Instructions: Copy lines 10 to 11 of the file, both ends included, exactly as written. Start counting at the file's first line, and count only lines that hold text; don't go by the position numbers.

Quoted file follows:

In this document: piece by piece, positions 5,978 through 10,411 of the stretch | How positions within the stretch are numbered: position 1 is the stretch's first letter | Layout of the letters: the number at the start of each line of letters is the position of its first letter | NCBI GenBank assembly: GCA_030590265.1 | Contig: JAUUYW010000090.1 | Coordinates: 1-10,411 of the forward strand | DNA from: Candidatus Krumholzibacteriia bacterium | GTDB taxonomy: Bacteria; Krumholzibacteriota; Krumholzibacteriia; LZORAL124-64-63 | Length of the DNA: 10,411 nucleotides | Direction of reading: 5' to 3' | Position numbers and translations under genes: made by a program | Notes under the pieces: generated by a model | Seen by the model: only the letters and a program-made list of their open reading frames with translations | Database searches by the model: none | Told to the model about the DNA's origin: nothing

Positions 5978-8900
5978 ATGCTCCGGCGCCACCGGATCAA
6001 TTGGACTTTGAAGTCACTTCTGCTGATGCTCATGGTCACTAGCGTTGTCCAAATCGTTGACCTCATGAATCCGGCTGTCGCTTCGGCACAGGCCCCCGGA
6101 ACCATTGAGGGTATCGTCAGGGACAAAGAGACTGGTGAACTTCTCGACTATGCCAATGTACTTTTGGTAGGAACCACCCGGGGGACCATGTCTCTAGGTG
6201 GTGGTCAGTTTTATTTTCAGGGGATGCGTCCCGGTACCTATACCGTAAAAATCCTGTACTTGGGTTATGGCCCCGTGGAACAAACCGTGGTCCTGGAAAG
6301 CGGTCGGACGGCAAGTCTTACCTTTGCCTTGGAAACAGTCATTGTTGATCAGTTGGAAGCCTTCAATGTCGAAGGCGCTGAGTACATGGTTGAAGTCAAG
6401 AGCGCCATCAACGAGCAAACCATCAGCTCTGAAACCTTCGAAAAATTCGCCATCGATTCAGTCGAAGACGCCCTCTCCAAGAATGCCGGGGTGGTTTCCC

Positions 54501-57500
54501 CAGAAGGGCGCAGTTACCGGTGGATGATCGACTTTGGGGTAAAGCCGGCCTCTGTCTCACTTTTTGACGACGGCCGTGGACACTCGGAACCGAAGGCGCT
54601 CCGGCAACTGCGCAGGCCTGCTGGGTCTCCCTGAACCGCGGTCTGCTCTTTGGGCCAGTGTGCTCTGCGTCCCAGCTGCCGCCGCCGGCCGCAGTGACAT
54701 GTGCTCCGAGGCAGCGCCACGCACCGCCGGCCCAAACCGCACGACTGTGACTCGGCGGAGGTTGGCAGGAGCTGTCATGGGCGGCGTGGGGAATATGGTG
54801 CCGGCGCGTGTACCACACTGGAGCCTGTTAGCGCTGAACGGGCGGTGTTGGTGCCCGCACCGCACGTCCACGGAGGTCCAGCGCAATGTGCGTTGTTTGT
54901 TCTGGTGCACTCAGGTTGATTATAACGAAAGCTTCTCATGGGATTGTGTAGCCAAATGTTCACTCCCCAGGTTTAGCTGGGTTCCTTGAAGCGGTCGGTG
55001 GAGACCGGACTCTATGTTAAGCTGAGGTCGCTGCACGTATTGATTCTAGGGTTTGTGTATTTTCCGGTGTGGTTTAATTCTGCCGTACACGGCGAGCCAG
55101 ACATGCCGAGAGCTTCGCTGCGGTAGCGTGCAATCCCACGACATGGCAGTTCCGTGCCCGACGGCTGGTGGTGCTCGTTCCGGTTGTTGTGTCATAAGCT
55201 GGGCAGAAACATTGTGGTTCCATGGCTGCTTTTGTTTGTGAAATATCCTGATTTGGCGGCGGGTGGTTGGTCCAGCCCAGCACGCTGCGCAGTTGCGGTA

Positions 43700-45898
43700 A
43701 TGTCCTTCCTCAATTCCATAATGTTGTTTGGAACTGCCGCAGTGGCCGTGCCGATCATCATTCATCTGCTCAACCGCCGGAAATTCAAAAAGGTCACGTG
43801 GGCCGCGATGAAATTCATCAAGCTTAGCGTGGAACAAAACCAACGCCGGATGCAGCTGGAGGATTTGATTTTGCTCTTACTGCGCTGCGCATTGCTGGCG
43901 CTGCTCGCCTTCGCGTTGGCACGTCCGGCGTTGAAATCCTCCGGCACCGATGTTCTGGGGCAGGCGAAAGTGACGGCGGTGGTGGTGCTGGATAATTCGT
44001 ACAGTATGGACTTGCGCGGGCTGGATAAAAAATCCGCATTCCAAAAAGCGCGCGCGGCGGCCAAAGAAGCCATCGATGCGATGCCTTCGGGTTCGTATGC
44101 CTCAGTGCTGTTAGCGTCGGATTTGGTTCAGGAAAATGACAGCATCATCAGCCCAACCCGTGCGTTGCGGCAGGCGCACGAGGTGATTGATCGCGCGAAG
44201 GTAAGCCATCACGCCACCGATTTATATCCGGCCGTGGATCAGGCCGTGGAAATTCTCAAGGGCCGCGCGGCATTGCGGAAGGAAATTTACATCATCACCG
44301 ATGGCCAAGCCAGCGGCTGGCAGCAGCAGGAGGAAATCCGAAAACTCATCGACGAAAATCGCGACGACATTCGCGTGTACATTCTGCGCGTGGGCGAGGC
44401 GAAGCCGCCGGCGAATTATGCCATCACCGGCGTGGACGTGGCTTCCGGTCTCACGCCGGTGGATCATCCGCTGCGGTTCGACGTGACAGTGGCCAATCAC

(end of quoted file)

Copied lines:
54501 CAGAAGGGCGCAGTTACCGGTGGATGATCGACTTTGGGGTAAAGCCGGCCTCTGTCTCACTTTTTGACGACGGCCGTGGACACTCGGAACCGAAGGCGCT
54601 CCGGCAACTGCGCAGGCCTGCTGGGTCTCCCTGAACCGCGGTCTGCTCTTTGGGCCAGTGTGCTCTGCGTCCCAGCTGCCGCCGCCGGCCGCAGTGACAT